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Dialect does it

Blake Morrison, 5 December 1985

No Mate for the Magpie 
by Frances Molloy.
Virago, 170 pp., £7.95, April 1985, 0 86068 594 2
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The Mysteries 
by Tony Harrison.
Faber, 229 pp., £9.95, August 1985, 9780571137893
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Ukulele Music 
by Peter Reading.
Secker, 103 pp., £3.95, June 1985, 0 436 40986 0
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Hard Lines 2 
edited by Ian Dury, Pete Townshend, Alan Bleasdale and Fanny Dubes.
Faber, 95 pp., £2.50, June 1985, 0 571 13542 0
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No Holds Barred: The Raving Beauties choose new poems by women 
edited by Anna Carteret, Fanny Viner and Sue Jones-Davies.
Women’s Press, 130 pp., £2.95, June 1985, 0 7043 3963 3
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Katerina Brac 
by Christopher Reid.
Faber, 47 pp., £8.95, October 1985, 0 571 13614 1
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Skevington’s Daughter 
by Oliver Reynolds.
Faber, 88 pp., £8.95, September 1985, 0 571 13697 4
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Rhondda Tenpenn’orth 
by Oliver Reynolds.
10 pence
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Trio 4 
by Andrew Elliott, Leon McAuley and Ciaran O’Driscoll.
Blackstaff, 69 pp., £3.95, May 1985, 0 85640 333 4
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Mama Dot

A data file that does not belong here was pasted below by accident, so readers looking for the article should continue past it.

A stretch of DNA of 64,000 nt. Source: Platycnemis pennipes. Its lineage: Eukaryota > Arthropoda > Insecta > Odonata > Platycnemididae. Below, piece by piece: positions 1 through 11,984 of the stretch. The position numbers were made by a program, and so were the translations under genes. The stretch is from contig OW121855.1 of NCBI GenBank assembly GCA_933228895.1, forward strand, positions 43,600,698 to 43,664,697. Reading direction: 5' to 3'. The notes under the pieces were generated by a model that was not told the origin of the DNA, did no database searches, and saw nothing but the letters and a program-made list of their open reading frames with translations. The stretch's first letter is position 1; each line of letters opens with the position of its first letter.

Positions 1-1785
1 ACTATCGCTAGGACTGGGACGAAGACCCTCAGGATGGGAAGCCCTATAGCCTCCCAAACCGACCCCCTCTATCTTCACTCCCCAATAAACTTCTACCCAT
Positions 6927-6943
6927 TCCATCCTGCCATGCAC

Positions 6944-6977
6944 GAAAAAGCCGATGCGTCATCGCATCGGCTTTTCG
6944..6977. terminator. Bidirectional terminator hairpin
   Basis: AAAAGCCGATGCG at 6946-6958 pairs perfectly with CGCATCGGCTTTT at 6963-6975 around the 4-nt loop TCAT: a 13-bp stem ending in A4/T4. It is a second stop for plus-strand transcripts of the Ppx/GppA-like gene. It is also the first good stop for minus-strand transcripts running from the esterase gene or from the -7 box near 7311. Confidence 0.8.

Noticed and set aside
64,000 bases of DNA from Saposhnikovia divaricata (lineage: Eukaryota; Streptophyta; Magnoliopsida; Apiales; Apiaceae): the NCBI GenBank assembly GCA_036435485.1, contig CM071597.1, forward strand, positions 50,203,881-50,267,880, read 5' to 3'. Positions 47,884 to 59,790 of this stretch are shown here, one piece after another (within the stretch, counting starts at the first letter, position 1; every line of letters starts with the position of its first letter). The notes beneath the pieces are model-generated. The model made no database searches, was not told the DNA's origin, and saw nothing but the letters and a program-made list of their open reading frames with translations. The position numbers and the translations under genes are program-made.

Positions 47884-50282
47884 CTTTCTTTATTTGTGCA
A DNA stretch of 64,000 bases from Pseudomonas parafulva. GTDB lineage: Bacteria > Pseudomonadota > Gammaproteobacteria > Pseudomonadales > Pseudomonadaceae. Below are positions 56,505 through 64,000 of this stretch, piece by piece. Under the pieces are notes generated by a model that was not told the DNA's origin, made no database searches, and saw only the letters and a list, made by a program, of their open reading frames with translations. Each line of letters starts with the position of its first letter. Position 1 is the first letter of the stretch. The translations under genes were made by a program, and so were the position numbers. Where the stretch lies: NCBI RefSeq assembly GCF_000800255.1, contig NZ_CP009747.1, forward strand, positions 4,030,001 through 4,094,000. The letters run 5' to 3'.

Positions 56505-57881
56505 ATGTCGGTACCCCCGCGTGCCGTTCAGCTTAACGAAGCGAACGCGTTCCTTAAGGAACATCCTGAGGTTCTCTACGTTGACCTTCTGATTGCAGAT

by Fred D’Aguiar.
Chatto, 48 pp., £3.95, August 1985, 0 7011 2957 3
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The Dread Affair: Collected Poems 
by Benjamin Zephaniah.
Arena, 112 pp., £2.95, August 1985, 9780099392507
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Long Road to Nowhere 
by Amryl Johnson.
Virago, 64 pp., £2.95, July 1985, 0 86068 687 6
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Mangoes and Bullets 
by John Agard.
Pluto, 64 pp., £3.50, August 1985, 0 7453 0028 6
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Ragtime in Unfamiliar Bars 
by Ron Butlin.
Secker, 51 pp., £3.95, June 1985, 0 436 07810 4
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True Confessions and New Clichés 
by Liz Lochhead.
Polygon, 135 pp., £3.95, July 1985, 0 904919 90 0
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Works in the Inglis Tongue 
by Peter Davidson.
Three Tygers Press, 17 pp., £2.50, June 1985
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Wild Places: Poems in Three Leids 
by William Neill.
Luath, 200 pp., £5, September 1985, 0 946487 11 1
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... Poetry written in dialect seems to be undergoing a resurgence. Tony Harrison has made extensive use of Northern idioms. Tom Paulin has been busy raiding Ulster (and, I suspect, Scottish) dictionaries. Craig Raine has produced a manifesto, ‘Babylonish Dialects’, on dialect’s behalf. And several of the books under review here – by Scots, Welshmen and British West Indians – cannot be read without the glossaries which they thoughtfully provide ...

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